Most organizations believe they aren't in danger of losing data, but as recent news demonstrates, the threat is real and no organization is immune.
In a recent CDW report on threat prevention, data loss emerged as the No. 1 cybersecurity challenge faced by medium and large businesses. Fully 37 per cent of IT security decision makers surveyed for the report cited data loss as "the next big security threat" their organizations face, naming it a bigger threat than viruses, worms, malicious attacks and botnets.
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Just envisioning the potential consequences of data loss is enough to keep executives up at night. Data loss of any kind can damage an organization in countless ways. From a simple hard-cost standpoint (forensics, notification, credit protection, etc.), data loss is expensive, costing an estimated average of $200 per record breached, or an average of $6.8 million per total breach, according to a recent Ponemon Institute survey.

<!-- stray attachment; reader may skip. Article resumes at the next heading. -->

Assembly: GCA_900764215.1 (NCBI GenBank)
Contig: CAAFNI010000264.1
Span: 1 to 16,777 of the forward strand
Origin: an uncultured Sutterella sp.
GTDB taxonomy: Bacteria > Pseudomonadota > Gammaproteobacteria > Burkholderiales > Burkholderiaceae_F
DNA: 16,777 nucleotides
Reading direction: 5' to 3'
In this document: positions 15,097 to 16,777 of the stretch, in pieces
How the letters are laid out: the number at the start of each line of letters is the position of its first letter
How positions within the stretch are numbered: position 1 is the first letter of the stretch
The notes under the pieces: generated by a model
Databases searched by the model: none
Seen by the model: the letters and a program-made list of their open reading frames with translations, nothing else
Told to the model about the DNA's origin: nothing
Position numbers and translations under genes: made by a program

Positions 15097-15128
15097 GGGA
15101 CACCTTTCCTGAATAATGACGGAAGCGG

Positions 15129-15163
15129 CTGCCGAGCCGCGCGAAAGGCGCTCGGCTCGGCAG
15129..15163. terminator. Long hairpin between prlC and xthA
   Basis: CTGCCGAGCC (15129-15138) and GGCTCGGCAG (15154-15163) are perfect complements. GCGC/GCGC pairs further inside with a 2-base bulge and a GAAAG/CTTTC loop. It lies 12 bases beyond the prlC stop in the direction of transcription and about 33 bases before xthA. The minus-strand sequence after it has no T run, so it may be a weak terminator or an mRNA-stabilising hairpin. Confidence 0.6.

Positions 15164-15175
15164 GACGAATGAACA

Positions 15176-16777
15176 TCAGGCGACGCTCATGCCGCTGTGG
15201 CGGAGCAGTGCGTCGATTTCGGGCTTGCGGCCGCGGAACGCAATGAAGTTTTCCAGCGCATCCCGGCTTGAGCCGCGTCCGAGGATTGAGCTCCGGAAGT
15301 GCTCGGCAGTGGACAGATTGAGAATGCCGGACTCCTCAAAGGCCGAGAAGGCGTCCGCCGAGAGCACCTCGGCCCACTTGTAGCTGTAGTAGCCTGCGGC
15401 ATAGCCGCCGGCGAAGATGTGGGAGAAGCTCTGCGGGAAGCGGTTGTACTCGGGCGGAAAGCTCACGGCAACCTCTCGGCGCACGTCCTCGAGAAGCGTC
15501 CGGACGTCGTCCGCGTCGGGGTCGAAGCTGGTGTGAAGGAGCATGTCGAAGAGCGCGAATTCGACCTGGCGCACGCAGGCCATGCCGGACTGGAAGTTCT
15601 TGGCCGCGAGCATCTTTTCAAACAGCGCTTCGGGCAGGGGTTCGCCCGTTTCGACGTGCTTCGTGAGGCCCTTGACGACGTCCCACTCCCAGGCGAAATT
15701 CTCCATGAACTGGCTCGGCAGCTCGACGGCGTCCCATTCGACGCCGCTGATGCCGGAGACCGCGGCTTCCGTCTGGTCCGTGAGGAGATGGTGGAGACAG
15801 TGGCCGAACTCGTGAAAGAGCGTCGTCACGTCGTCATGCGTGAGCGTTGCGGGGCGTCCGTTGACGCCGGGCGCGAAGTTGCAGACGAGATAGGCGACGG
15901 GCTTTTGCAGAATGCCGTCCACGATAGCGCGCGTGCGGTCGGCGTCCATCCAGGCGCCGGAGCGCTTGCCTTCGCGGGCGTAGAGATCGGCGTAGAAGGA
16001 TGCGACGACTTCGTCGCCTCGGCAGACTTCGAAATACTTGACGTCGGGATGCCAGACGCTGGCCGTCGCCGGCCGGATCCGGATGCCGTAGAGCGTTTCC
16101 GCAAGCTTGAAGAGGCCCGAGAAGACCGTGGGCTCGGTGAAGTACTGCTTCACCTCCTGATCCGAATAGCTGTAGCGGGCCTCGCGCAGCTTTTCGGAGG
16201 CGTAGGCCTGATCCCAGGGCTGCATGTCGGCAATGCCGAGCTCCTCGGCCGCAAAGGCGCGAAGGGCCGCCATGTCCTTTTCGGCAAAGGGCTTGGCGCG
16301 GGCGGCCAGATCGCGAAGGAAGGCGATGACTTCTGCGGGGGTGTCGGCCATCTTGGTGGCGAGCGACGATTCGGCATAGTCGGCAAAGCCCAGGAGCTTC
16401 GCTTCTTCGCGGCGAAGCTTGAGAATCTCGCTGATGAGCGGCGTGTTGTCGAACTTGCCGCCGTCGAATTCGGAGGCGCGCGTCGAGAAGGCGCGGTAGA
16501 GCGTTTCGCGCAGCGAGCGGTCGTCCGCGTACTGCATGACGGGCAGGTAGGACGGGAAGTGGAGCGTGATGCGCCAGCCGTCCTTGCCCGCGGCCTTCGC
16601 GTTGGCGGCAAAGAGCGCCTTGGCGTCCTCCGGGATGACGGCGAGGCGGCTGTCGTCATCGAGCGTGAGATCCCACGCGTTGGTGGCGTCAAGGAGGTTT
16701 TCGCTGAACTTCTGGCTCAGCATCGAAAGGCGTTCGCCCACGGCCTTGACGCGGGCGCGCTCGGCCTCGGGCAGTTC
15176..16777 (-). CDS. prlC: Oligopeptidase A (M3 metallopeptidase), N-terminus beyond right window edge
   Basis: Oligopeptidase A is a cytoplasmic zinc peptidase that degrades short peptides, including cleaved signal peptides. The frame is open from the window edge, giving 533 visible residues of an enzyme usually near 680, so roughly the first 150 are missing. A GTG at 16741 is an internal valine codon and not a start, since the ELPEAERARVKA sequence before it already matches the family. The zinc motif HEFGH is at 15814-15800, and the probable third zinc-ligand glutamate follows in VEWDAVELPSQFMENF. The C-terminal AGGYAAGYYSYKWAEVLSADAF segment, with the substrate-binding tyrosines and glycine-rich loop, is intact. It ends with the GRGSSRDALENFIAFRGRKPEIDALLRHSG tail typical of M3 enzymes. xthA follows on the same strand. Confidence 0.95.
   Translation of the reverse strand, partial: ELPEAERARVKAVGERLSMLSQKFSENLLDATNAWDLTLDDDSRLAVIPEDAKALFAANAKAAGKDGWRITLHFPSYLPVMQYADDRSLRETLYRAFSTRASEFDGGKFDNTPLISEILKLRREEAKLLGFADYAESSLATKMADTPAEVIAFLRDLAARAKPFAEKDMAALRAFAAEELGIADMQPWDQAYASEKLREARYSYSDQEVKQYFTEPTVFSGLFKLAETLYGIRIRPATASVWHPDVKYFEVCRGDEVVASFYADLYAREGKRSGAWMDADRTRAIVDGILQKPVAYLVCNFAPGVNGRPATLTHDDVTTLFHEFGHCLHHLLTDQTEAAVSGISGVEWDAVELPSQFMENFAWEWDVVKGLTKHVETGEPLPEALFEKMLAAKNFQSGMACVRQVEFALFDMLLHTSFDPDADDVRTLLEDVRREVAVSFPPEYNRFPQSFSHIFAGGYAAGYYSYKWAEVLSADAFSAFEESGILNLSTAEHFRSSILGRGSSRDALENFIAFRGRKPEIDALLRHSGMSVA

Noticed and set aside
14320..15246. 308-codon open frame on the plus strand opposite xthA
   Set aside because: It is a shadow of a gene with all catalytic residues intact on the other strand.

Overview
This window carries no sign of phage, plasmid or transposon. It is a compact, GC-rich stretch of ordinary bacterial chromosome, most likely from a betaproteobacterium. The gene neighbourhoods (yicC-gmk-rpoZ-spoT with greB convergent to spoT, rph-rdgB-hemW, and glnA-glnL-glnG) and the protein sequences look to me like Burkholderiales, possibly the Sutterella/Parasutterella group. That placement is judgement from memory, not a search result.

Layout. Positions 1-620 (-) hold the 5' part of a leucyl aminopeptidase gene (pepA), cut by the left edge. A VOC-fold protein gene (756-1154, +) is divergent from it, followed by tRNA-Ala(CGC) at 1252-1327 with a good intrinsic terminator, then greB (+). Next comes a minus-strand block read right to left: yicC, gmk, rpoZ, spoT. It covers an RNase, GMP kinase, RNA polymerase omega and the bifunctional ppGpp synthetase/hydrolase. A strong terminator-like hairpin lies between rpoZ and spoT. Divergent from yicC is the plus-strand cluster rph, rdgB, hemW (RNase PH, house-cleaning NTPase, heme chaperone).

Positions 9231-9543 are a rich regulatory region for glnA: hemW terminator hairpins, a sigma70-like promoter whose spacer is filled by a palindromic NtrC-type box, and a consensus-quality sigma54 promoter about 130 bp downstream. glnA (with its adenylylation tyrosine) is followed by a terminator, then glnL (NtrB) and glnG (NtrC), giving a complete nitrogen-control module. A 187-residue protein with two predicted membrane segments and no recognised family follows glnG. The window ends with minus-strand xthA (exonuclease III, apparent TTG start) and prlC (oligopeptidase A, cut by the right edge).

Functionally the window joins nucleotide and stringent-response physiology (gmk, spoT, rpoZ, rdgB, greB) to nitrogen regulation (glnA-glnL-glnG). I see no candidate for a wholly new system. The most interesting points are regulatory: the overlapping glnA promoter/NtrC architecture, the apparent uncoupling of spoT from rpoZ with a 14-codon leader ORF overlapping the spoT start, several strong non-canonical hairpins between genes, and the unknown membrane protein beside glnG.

The first step to prevent data loss is to accept that data loss is a real problem. Truly solving the problem can be boiled down to three simple concepts: define/baseline, educate and enforce.
Define data and create a baseline
This is not the typical, monstrously large (and perpetually doomed-to-failure) information classification project that so many IT organizations have undertaken and then abandoned. The key to success is to draw a distinction between confidential information (e.g. Social Security numbers) and confidential documents (such as a file containing Social Security numbers).
In today's IT world, nearly everyone is an information worker. In the course of business, people make copies of files, create reports, post them to SharePoint sites, etc. Trying to categorize information at the document level is typically prohibitively difficult because these documents are rapidly moving targets.